Walmart has announced a new policy that will allow full-time and part-time employees to serve in the military without taking a pay cut, CNN reports.
The company pledged on May 22 that it will pay the difference between an employee’s military salary and their Walmart salary, a policy intended to ensure employees who want to serve in the military “[can] do so without fear of losing wages during training.”
The new policy covers any military assignment, involuntary or voluntary, from three days up to five years — which means that, technically, it could cover the entire duration of an initial active duty contract.
However, it appears the policy will only truly benefit full-time Walmart employees at the beginning of their military careers and senior Walmart employees serving as new officers or enlisted soldiers below the rank of sergeant first class.
According to CNN, the average hourly wage for a full-time Walmart employee is $13.60, while the company’s minimum wage is $10. The most an employee can make per hour is $24.70.
An Army private (E1) makes less than $9.23 per hour, assuming they work eight hours a day, five days a week. (In reality, they work much more than that.) By the time a soldier reaches the rank of private first class (E3) they’re making a little more than the $10 per hour Walmart minimum wage.
But on the enlisted side, most soldiers will clear Walmart’s maximum hourly wage of $24.70 once they reach the rank of sergeant first class (E7),andmost officers easily clear the mark after four years in service.
Because the average Walmart wage is $13.60, the majority of employees serving in the military will not receive compensation beyond their first few years in uniform, which makes the policy most beneficial for new recruits.
The new pay policy is part of a broader campaign to entice service members and veterans to work for the company. That effort is being spearheaded by Gary Profit, a former Army brigadier general and current director of Walmart’s military programs.
The company has hired 170,000 veterans since 2013 and has vowed to hire a total of 250,000 by 2020.
A small unmanned aerial vehicle built by service academy cadets is shown here flying above ground. This type of small UAV was used by cadets and midshipmen from the U.S. Air Force Academy, the U.S. Military Academy and the U.S. Naval Academy, during a Defense Advanced Research Projects Agency-sponsored competition at Camp Roberts, California, April 23-25, 2017. During the competition, cadets and midshipmen controlled small UAVs in "swarm" formations to guard territory on the ground at Camp Roberts. (U.S. Air Force photo)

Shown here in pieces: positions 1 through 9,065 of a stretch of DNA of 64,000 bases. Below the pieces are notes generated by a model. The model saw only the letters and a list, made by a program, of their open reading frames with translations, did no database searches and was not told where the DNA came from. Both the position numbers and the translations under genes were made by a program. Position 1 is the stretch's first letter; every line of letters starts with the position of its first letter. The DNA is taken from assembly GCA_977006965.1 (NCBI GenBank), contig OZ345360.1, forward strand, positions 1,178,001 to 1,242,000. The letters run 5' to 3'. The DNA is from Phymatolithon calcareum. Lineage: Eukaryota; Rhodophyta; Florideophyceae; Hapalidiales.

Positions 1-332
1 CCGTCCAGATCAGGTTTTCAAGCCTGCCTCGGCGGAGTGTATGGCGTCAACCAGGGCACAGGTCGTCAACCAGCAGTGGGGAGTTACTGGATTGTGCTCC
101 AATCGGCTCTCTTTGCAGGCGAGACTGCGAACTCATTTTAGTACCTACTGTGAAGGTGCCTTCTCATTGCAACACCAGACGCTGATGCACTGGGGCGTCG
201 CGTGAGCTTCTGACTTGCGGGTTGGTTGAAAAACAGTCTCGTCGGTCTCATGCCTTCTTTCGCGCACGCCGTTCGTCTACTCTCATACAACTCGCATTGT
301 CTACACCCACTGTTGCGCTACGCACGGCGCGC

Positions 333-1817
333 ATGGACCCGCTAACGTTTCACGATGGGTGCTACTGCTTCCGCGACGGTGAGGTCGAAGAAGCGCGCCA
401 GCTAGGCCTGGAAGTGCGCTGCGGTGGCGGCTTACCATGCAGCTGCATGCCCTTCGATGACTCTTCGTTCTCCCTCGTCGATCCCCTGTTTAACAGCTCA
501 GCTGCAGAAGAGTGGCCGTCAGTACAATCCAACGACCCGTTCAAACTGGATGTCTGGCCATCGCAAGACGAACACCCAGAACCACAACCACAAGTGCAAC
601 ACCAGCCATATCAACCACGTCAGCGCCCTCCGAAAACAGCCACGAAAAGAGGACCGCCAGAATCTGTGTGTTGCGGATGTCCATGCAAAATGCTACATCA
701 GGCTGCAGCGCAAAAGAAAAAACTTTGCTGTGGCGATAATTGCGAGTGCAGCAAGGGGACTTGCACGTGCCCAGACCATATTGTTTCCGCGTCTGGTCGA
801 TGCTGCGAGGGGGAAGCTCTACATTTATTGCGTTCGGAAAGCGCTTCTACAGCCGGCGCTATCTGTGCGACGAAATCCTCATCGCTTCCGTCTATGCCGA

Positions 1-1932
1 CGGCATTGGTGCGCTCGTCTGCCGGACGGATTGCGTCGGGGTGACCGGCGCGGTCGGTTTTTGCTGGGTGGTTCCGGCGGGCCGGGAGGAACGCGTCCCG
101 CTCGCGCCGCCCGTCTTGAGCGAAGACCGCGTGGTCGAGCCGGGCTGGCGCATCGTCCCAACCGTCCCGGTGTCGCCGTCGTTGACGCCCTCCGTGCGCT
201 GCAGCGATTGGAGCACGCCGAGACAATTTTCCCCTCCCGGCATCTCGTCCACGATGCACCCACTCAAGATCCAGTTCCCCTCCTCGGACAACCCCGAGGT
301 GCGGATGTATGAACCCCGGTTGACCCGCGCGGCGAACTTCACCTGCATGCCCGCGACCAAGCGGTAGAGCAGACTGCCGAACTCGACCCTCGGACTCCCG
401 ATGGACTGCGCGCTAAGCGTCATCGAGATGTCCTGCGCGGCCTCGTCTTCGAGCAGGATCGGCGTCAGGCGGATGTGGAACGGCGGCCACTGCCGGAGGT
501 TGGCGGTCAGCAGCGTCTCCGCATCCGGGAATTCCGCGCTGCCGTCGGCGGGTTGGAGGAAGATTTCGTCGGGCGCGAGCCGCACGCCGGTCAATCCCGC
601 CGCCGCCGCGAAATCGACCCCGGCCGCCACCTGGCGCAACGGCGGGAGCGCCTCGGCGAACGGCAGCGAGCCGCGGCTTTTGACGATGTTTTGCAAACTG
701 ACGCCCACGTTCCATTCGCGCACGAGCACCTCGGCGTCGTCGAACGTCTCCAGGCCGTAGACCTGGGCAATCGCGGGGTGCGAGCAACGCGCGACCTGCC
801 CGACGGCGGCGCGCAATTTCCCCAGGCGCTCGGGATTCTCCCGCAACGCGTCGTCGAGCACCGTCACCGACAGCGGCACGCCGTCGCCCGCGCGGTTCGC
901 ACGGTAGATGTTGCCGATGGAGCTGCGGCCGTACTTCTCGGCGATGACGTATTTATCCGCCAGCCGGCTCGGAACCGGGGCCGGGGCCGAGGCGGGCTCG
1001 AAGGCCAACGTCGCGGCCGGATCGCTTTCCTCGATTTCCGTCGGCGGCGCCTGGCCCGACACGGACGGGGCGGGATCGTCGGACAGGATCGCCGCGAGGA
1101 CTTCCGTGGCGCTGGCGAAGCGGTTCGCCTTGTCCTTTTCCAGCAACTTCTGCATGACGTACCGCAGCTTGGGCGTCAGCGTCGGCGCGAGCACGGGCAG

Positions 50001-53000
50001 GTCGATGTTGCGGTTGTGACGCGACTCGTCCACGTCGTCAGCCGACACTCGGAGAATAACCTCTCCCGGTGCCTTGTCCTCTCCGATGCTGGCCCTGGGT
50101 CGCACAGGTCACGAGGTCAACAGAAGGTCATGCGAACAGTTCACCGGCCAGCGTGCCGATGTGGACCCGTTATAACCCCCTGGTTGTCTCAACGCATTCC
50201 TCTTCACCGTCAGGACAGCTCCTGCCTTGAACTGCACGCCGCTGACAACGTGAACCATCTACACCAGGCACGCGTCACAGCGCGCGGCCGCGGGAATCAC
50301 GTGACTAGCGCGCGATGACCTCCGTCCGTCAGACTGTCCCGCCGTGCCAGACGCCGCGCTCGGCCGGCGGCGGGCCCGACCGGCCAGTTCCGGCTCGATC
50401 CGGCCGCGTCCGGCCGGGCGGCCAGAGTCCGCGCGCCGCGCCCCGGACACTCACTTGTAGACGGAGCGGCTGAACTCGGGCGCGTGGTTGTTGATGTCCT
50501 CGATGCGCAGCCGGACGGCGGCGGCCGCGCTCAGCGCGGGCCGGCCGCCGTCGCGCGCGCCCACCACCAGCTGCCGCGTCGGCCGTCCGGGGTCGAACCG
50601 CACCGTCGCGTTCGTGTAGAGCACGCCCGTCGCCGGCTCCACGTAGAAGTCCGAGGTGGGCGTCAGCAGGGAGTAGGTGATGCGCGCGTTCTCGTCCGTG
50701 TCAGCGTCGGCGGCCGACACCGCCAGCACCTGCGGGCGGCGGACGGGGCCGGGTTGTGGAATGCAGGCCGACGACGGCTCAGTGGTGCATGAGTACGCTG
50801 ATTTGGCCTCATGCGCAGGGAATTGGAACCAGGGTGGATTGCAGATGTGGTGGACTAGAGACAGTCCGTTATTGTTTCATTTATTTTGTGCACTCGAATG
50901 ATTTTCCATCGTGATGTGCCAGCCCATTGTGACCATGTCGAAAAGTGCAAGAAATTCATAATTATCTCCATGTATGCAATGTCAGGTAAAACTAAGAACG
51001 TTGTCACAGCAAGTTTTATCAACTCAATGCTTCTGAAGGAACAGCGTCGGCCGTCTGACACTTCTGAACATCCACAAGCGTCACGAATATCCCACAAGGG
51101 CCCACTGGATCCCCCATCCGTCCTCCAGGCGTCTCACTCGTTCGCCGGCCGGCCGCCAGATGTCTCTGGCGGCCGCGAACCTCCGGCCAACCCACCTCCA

Drones have been used in conflicts across the globe and will play an even more important role in the future of warfare. But, the future of drones in combat will be different than what we have seen before.
The U.S. military can set itself apart from others by embracing autonomous drone warfare through swarming — attacking an enemy from multiple directions through dispersed and pulsing attacks. There is already work being done in this area: The U.S. military tested its own drone swarm in 2017, and the UK announced this week it would fund research into drone swarms that could potentially overwhelm enemy air defenses.
I propose we look to the amoeba, a single-celled organism, as a model for autonomous drones in swarm warfare. If we were to use the amoeba as this model, then we could mimic how the organism propels itself by changing the structure of its body with the purpose of swarming and destroying an enemy.
Soldiers from 4th Squadron, 9th U.S. Cavalry Regiment "Dark Horse," 2nd Armored Brigade Combat Team, 1st Cavalry Division, are escorted by observer controllers from the U.S. Army Operational Test Command after completing field testing of the Armored Multi-Purpose Vehicle (AMPV) Sept. 24, 2018. (U.S. Army/Maj. Carson Petry)
The Army has awarded a $575 million contract to BAE Systems for the initial production of its replacement for the M113 armored personnel carriers the service has been rocking downrange since the Vietnam War.
President Donald Trump has formally outlined how his administration plans to stand up the Space Force as the sixth U.S. military service – if Congress approves.
On Tuesday, Trump signed a directive that calls for the Defense Department to submit a proposal to Congress that would make Space Force fall under Department of the Air Force, a senior administration official said.